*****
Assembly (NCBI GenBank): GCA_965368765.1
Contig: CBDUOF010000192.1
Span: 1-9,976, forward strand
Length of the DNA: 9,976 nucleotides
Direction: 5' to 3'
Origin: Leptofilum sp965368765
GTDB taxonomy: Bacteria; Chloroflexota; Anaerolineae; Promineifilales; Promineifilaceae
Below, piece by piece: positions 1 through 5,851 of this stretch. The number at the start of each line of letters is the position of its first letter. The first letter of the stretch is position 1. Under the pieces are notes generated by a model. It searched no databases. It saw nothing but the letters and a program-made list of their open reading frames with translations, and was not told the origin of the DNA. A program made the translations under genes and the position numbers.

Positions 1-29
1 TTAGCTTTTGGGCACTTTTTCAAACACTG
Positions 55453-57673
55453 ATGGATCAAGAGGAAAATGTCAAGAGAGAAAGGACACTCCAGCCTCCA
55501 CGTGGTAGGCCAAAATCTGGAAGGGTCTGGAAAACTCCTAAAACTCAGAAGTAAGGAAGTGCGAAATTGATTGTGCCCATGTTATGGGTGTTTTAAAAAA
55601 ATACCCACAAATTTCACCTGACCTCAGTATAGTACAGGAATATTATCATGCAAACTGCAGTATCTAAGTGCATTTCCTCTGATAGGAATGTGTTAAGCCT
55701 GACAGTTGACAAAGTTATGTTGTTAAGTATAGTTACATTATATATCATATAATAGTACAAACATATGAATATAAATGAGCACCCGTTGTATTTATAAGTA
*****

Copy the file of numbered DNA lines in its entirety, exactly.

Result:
Assembly (NCBI GenBank): GCA_965368765.1
Contig: CBDUOF010000192.1
Span: 1-9,976, forward strand
Length of the DNA: 9,976 nucleotides
Direction: 5' to 3'
Origin: Leptofilum sp965368765
GTDB taxonomy: Bacteria; Chloroflexota; Anaerolineae; Promineifilales; Promineifilaceae
Below, piece by piece: positions 1 through 5,851 of this stretch. The number at the start of each line of letters is the position of its first letter. The first letter of the stretch is position 1. Under the pieces are notes generated by a model. It searched no databases. It saw nothing but the letters and a program-made list of their open reading frames with translations, and was not told the origin of the DNA. A program made the translations under genes and the position numbers.

Positions 1-29
1 TTAGCTTTTGGGCACTTTTTCAAACACTG
Positions 55453-57673
55453 ATGGATCAAGAGGAAAATGTCAAGAGAGAAAGGACACTCCAGCCTCCA
55501 CGTGGTAGGCCAAAATCTGGAAGGGTCTGGAAAACTCCTAAAACTCAGAAGTAAGGAAGTGCGAAATTGATTGTGCCCATGTTATGGGTGTTTTAAAAAA
55601 ATACCCACAAATTTCACCTGACCTCAGTATAGTACAGGAATATTATCATGCAAACTGCAGTATCTAAGTGCATTTCCTCTGATAGGAATGTGTTAAGCCT
55701 GACAGTTGACAAAGTTATGTTGTTAAGTATAGTTACATTATATATCATATAATAGTACAAACATATGAATATAAATGAGCACCCGTTGTATTTATAAGTA